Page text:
Department of Defense

Contact: Gina Ellrich
Johns Hopkins University

Public Release: 22-Mar-2013
Scientific Translational Medicine
Malaria drug treatment breakthrough
An international study, involving researchers from Griffith University's Eskitis Institute, has discovered a molecule which could form the basis of powerful new anti-malaria drugs.

Contact: Helen Wright
Griffith University

Public Release: 22-Mar-2013
'Water Security': Experts propose a UN definition on which much depends
Calls have been growing for the UN Security Council to include water issues on its agenda. And there's rising international support for adopting "universal water security" as one of the Sustainable Development Goals -- a set of mid-term global objectives being formulated to succeed the UN's Millennium Development Goals (2000-2015). But what does "water security" mean? Marking World Water Day at UN Headquarters March 22, a common working definition was published, forged by UN and international experts from around the world.

Contact: Terry Collins
United Nations University

Public Release: 22-Mar-2013
Environmental Health Perspectives
Additional research must be done to ensure safety of pit latrines, new study says
Pit latrines are one of the most common human excreta disposal systems globally, and their use is on the rise as countries aim to meet the sanitation-related target of the Millennium Development Goals. Strong evidence supports the use of these basic toilets as a way to improve human health. However, improperly designed pit latrines can actually allow disease-causing microbes or other contaminants to leach into the groundwater.

Contact: Kathy Fackelmann
George Washington University

Public Release: 21-Mar-2013
Medical Devices: Evidence and Research
Low-cost 'cooling cure' would avert brain damage in oxygen-starved babies
When babies are deprived of oxygen before birth, brain damage can occur. Preventive treatment is not always available in developing nations. Johns Hopkins undergraduates have devised a low-tech $40 unit to provide protective cooling in the absence of hospital equipment that can cost $12,000.
Johns Hopkins University

Contact: Phil Sneiderman
Johns Hopkins University

Public Release: 21-Mar-2013
Frontiers announces launch of new open-access journal, Frontiers in Public Health
Frontiers in Public Health is the third journal to be launched as part of Frontiers' drive to branch out into all scientific and medical fields across the academic tree.

Contact: Gozde Zorlu

Public Release: 21-Mar-2013
Proceedings of the National Academy of Sciences
Findings to help in design of drugs against virus causing childhood illnesses
New research findings may help scientists design drugs to treat a virus infection that causes potentially fatal brain swelling and paralysis in children.The virus, called enterovirus 71, causes hand, foot and mouth disease, and is common throughout the world.

Contact: Emil Venere
Purdue University

Public Release: 20-Mar-2013
John Moores gives $2 million to Scripps Research to develop river blindness field test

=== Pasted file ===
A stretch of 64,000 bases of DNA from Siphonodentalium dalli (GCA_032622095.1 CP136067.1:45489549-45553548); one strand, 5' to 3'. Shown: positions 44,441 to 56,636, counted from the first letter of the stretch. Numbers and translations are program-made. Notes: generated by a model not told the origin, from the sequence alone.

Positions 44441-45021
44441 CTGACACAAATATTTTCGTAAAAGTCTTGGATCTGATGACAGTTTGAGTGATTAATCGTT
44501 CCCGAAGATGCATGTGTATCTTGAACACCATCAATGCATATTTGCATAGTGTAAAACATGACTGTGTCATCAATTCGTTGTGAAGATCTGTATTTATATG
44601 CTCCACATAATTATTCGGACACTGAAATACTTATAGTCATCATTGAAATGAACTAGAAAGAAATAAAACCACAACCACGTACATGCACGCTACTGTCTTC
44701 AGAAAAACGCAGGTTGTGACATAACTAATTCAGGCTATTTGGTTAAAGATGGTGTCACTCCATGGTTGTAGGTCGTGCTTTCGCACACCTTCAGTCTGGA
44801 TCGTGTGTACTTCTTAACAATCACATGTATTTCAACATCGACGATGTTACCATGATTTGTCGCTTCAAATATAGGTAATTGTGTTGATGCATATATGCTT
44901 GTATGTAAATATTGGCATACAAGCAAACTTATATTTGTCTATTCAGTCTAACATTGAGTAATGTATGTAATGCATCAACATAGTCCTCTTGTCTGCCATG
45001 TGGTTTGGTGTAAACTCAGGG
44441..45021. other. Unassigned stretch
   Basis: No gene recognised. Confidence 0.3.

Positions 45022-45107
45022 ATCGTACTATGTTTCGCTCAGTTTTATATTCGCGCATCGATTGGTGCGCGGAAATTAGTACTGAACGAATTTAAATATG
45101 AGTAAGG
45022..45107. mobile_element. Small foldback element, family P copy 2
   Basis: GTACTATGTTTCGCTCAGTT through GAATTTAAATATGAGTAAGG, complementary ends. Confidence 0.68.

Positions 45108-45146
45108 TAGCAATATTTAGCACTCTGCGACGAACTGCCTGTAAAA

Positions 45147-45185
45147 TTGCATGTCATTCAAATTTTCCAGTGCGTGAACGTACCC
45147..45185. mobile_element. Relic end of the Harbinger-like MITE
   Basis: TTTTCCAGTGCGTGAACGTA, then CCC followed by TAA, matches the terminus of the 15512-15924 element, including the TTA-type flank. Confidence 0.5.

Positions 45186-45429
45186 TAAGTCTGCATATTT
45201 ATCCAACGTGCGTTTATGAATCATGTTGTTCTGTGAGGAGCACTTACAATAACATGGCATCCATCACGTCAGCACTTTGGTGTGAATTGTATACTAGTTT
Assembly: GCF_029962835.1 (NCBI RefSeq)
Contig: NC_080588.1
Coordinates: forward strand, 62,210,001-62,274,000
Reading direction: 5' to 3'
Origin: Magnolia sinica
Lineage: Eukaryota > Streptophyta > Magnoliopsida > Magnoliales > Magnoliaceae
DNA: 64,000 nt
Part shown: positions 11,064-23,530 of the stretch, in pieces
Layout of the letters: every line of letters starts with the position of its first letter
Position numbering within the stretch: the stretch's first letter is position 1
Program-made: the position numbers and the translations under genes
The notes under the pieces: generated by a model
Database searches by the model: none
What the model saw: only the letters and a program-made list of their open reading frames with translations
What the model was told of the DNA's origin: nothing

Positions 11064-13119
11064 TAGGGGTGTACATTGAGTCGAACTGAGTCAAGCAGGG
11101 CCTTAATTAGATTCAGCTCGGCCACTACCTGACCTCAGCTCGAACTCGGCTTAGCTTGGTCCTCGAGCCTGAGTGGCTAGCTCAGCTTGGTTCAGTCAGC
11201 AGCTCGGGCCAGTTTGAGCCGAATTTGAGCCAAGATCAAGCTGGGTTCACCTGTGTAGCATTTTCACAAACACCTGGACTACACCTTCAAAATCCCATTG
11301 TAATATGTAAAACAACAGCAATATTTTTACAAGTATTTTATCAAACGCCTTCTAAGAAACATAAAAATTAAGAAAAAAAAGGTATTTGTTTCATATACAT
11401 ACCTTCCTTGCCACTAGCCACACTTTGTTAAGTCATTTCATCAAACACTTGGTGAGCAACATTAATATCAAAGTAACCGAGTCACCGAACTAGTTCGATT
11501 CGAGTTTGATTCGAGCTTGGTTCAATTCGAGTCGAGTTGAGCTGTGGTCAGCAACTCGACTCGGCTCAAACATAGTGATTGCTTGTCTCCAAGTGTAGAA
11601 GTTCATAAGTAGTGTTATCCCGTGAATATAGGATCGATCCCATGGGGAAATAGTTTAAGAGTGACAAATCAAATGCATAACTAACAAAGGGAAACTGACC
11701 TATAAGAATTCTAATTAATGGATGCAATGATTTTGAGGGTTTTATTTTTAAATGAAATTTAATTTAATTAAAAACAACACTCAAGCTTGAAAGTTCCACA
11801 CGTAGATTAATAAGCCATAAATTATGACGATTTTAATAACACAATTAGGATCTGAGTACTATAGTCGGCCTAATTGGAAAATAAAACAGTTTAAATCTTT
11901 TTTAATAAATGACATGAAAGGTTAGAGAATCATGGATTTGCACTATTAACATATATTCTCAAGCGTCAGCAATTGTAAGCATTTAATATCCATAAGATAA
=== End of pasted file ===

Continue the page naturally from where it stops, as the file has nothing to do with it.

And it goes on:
Philanthropist, businessman and community leader John Moores has given the Scripps Research Institute approximately $2 million to fund the development of a new field test for Onchocerciasis, or river blindness, a parasitic infection that affects tens of millions of people in Africa, Latin America and other tropical regions.
John Moores

Contact: Mika Ono
Scripps Research Institute

Public Release: 20-Mar-2013
New England Journal of Medicine
Follow-up study describes declining efficacy of malaria vaccine candidate over 4 years
Long-term follow-up of a phase II study from KEMRI-Wellcome Trust Research Programme and Oxford University researchers in Kenya shows that the efficacy of a malaria vaccine candidate, RTS,S, wanes over time and varies with exposure to the malaria parasite.
Wellcome Trust

Contact: Jen Middleton
Wellcome Trust

Public Release: 19-Mar-2013
PLOS Medicine
African immunization systems fall short, African experts say
In Africa, issues of vaccine supply, financing, and sustainability require urgent attention if the Millennium Development Goals are to be achieved, according to African experts writing in this week's PLOS Medicine.

Contact: Sumrina Yousufzai

Public Release: 18-Mar-2013
Annals of Internal Medicine
Millions of people in Asia potentially exposed to health risks of popular herbal medicines
Scientists from King's College London are warning that millions of people in Asia may be exposed to risk of developing kidney failure and bladder cancer by taking herbal medicines that are widely available in Asia. The medicines, used for a wide range of conditions including slimming, asthma and arthritis, are derived from a botanical compound containing aristolochic acids.
Association for International Cancer Research

Contact: Marianne Slegers
King's College London

Public Release: 15-Mar-2013
Journal of Clinical Investigation
Cytoskeletal dysregulation underlies Buruli ulcer formation
In this issue of the Journal of Clinical Investigation, researchers led by Caroline Demangel at the Pasteur Institute in Paris investigated the molecular actions of mycolactone and found that it dysregulates the cellular skeleton (cytoskeleton) through activation of a protein known as N-WASP.
Association Raoul Follereau, European Community's Seventh Framework Programme

Contact: Jillian Hurst
Journal of Clinical Investigation

Public Release: 14-Mar-2013
Cell Host & Microbe
Fungus uses copper detoxification as crafty defense mechanism
A potentially lethal fungal infection appears to gain virulence by being able to anticipate and disarm a hostile immune attack in the lungs, according to findings by researchers at Duke Medicine.
National Institutes of Health

Contact: Sarah Avery
Duke University Medical Center

Showing releases 776-800 out of 937.

<< < 27 | 28 | 29 | 30 | 31 | 32 | 33 | 34 | 35 | 36 > >>